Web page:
On any given week, I receive well-intended yet unhelpful suggestions from people who believe they can “help” me. Sometimes it’s from a well-meaning Vegan person who thinks my Paleo options are not only immoral and cruel, they are unhealthy for me. As usual, I kindly ask that person to design me a minimum 1538 calorie meal plan free from nuts, dairy, seeds, soy, legumes,  beans, gluten (including no corn), alliums, goards (pumpkin, squash, cucumbers), and certain oils,  certain sugars, plus more calories on my training days that are easily absorbed, do not cause my guts to rebel and fall apart, and deliver iron, protein, and healthy fat well enough that I don’t suffer a loss in cognitive processing.

Every person I’ve encountered who has looked at that list usually tells me it cannot be done without severely compromising my health.

And so, here I am again, stating the obvious: nutrition is an individual matter. Stop eating like everyone else.

Instead, eat like only you can, and only you should:. Eat like you.

Among my friends, they have a reply to newcomers who mean well when they suggest a food or new recipe to me: “That sounds safe, but is it ‘Imei safe’?

They say this because I am my own canary in a coal mine: if it isn’t safe for me to eat, it might not be so good  for them either. Why? Because while all of the ingredients in processed foods are FDA-approved for public safety, a good amount of them will still leave me writhing on the floor, vomiting, cramping, racing for the toilets, or leading to poor nutritional status over time.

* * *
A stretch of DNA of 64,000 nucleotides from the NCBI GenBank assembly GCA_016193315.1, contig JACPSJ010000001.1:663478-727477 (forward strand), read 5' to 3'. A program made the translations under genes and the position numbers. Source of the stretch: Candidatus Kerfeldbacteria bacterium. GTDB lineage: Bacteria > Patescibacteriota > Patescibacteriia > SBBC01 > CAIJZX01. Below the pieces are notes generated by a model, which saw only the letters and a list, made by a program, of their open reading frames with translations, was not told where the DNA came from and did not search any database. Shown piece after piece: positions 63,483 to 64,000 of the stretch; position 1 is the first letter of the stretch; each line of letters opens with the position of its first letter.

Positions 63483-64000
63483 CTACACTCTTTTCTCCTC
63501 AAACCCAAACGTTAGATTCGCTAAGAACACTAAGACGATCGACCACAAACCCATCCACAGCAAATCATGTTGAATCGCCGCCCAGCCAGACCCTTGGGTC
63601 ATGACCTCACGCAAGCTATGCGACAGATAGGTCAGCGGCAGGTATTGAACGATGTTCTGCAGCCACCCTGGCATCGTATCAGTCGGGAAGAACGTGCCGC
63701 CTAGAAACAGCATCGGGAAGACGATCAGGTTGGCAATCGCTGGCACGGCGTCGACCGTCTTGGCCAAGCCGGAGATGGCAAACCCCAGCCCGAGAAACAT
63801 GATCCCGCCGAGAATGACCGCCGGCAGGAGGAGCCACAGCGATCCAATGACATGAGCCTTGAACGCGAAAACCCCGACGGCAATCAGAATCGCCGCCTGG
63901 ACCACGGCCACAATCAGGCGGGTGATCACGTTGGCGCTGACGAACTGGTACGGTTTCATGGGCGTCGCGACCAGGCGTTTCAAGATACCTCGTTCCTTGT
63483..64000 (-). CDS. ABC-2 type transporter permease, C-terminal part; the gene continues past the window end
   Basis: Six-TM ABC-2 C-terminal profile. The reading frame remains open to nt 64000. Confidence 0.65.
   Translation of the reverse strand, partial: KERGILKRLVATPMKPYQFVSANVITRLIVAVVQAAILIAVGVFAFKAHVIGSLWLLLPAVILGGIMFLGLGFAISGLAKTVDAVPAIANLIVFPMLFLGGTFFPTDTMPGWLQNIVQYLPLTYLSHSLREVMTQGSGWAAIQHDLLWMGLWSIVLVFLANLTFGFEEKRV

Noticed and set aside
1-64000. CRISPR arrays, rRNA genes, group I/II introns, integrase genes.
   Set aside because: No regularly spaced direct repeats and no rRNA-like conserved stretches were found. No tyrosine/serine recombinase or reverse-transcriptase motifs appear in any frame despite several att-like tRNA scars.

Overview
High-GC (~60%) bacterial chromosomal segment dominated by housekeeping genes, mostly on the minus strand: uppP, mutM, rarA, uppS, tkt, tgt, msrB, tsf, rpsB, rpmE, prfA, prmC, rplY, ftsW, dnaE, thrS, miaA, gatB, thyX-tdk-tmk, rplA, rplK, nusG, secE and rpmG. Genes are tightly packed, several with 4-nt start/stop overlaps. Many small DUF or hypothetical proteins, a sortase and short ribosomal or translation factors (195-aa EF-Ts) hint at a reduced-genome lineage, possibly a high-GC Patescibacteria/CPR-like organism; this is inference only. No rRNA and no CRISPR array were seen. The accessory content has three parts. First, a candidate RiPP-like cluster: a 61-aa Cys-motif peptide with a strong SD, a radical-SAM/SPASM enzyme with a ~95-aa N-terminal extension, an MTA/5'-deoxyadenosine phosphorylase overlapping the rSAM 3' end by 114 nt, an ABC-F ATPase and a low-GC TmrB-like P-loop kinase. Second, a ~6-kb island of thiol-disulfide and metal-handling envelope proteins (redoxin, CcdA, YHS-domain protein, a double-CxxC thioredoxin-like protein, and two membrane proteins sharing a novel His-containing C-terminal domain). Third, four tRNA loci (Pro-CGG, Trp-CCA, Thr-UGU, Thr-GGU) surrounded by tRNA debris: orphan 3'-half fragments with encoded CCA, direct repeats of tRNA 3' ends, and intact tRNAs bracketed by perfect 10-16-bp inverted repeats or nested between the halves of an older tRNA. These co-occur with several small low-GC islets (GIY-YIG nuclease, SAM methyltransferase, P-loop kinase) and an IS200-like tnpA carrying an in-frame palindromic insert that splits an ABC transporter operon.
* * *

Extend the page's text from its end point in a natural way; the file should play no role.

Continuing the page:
Yet the real truth of eating well and transforming your life is a journey of discovery, trial and error, and extreme customization. What we’re learning more than ever is that a nutritional profile that works for one may not work perfectly for another.

The good news: there exists one shared food factor among those who have autoimmune disease and food allergies, one in which no health expert would ever argue against. It is a simple equation: eat a natural diet free from highly processed foods.

By doing so, you will not eat in the manner of everyone else.  You will eat like you.

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Why No NSAIDs for You

ibuprofen-2
NSAIDs (non-steroidal anti-inflammatory drugs) are standard treatment for inflammation and pain. But if you have GI “issues”, and Celiac Disease, take a moment to read why you should consider other options for treatment. 

WHY NO NSAIDs FOR YOU

If you have an autoimmune disease and/or gastrointestinal issues, strongly consider not taking NSAIDs (non-steroidal anti-inflammatory drugs) for pain relief or as an anti-inflammatory medicine, and discuss with your doctor other options for pain or inflammation treatment.

Yes, that’s you, even the one who is saying, “But I don’t have Celiac Disease,” but you do have GI “issues”.

I cannot tell you how many times medical providers over the years have attempted to prescribe me a non-steroidal anti-inflammatory medication, also referred to as an NSAID, and then stare blankly when I remind the physician I have Celiac Disease.

*insert the sound of crickets*

Perhaps you too have wondered about this. The medication itself does not contain gluten in it; therefore, it is safe for people with Celiac Disease and Autoimmune Disease, right?

Um, nope.

Read more about why you want to avoid NSAIDs.

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Happy Allergen Free Halloween

Allergen Halloween FARE Sugar